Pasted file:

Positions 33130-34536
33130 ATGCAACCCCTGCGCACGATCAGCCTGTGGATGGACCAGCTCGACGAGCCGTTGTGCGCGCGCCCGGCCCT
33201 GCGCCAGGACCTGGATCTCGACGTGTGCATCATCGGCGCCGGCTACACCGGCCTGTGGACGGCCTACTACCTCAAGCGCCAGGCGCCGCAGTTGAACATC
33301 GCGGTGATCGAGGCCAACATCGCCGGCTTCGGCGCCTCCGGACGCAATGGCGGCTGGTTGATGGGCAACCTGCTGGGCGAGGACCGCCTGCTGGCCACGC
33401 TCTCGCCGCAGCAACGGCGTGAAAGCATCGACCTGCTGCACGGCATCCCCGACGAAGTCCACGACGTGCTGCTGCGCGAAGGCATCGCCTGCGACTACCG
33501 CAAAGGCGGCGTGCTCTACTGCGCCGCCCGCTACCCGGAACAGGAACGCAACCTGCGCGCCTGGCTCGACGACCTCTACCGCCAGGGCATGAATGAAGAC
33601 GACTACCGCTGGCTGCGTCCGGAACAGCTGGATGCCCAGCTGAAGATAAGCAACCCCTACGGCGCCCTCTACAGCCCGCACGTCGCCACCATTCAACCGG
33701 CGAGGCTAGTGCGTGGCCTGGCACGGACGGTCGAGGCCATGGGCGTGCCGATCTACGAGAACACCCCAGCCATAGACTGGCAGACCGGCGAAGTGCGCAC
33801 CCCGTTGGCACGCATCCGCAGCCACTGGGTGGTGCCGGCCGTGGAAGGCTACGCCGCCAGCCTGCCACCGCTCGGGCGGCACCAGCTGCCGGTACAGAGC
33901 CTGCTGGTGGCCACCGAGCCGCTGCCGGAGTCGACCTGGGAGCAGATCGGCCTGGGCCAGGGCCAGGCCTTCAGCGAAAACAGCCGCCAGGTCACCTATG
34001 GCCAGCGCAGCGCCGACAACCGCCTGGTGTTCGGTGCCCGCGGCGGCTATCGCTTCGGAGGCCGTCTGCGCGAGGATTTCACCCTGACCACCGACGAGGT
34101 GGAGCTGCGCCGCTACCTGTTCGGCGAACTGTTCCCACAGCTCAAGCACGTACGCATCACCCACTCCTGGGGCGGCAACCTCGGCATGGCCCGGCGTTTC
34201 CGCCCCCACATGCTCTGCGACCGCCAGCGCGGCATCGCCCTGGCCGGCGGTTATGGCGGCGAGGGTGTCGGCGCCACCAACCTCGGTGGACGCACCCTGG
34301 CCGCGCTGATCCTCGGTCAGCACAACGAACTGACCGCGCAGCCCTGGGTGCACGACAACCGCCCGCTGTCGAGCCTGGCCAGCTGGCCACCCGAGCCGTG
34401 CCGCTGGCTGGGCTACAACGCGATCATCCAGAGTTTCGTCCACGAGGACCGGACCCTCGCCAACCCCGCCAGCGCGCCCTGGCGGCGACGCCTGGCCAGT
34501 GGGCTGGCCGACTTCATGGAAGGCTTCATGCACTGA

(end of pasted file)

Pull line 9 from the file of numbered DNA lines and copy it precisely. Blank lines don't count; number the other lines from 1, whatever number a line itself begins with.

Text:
33801 CCCGTTGGCACGCATCCGCAGCCACTGGGTGGTGCCGGCCGTGGAAGGCTACGCCGCCAGCCTGCCACCGCTCGGGCGGCACCAGCTGCCGGTACAGAGC